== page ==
Cameron Huddleston: 7 Ways to Save on Home Decor

The Kosher Gourmet by Steve Petusevsky Exploring ingredients as edible-stuffed containers (TWO RECIPES + TIPS & TECHINQUES)

Jewish World Review June 26, 2012/ 6 Tammuz, 5772

Emperor Barack I: The president arrogates to himself unprecedented powers

By Jack Kelly

http://www.JewishWorldReview.com | The clearest indication yet that the president thinks of himself more as Emperor Barack I than as the leader of a constitutional republic came last week when Mr. Obama declared he would no longer enforce immigration law for young illegals without criminal records.

So much for Article II, Sec. 3 of the Constitution, which says the job of the president is to "take care that the laws be faithfully executed."

At a Univision forum last year, Mr. Obama himself suggested that what he just did is unlawful. "The notion that I can just suspend deportations through executive order, that's just not the case," the president said then. "There are laws on the books that Congress has passed. ... The executive branch's job is to enforce and implement those laws. ... That does not mean, though, that we can't make decisions, for example, to emphasize enforcement on those who've engaged in criminal activity."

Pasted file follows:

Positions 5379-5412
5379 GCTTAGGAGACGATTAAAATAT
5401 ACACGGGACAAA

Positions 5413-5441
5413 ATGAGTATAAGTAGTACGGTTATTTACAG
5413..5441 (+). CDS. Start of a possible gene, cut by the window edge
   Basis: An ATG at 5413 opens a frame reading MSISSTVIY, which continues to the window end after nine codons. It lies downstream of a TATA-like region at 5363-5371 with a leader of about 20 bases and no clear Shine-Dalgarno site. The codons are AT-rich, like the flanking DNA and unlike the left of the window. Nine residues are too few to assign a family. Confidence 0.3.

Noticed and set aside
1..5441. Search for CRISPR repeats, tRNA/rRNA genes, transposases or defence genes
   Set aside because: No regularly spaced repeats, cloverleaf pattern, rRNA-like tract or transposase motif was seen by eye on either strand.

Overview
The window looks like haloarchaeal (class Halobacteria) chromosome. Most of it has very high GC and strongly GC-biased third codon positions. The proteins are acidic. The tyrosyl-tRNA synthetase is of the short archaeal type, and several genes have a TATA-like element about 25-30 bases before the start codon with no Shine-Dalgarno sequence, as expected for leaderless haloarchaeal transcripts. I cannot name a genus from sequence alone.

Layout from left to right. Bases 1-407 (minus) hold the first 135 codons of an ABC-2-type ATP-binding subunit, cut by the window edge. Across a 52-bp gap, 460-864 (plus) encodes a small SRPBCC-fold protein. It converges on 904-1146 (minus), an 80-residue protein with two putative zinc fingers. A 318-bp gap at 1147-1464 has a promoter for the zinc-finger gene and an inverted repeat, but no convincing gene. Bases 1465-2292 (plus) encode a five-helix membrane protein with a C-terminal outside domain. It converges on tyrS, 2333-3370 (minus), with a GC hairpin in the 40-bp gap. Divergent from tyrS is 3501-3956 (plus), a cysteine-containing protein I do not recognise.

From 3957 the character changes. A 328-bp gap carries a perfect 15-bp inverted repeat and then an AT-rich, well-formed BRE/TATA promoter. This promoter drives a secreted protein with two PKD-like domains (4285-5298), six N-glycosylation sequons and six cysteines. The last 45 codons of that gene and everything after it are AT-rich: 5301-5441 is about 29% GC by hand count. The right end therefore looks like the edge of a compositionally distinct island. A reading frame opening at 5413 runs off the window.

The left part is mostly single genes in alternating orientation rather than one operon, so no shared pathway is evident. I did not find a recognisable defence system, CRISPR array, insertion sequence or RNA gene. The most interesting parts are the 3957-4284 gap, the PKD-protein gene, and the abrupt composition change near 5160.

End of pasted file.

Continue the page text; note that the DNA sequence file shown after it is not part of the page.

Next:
But desperate people do desperate things. Mr. Obama's imperial decree came a day after his much ballyhooed speech on the economy bombed and two weeks after Republican Gov. Scott Walker won a smashing victory in the recall election in Wisconsin.

By arrogating to himself a power the Constitution gave to Congress, Mr. Obama probably hopes to accomplish three things:

• He wants to curry favor with Hispanics who are lawfully entitled to vote.

• He wants to make it easier for illegals to vote. That Republicans won big in Wisconsin, a state Democrats have carried in every presidential election since 1984, despite allegations of widespread cheating by Democrats, sent shivers of fear down the spines of Team Obama. They suspect that if, in November, only those who are eligible vote, the president is doomed. That's why his attorney general is suing to block ballot security measures and to prevent states from enforcing federal immigration laws his administration has chosen to ignore.

• He wants to get Mitt Romney talking about something other than the economy. (Mr. Romney didn't take the bait.)

This is not the most frightening assertion by Mr. Obama of powers not granted to the president by the Constitution. He claims the right to kill American citizens suspected of terrorism without trial or even an indictment, and without oversight by either Congress or the courts.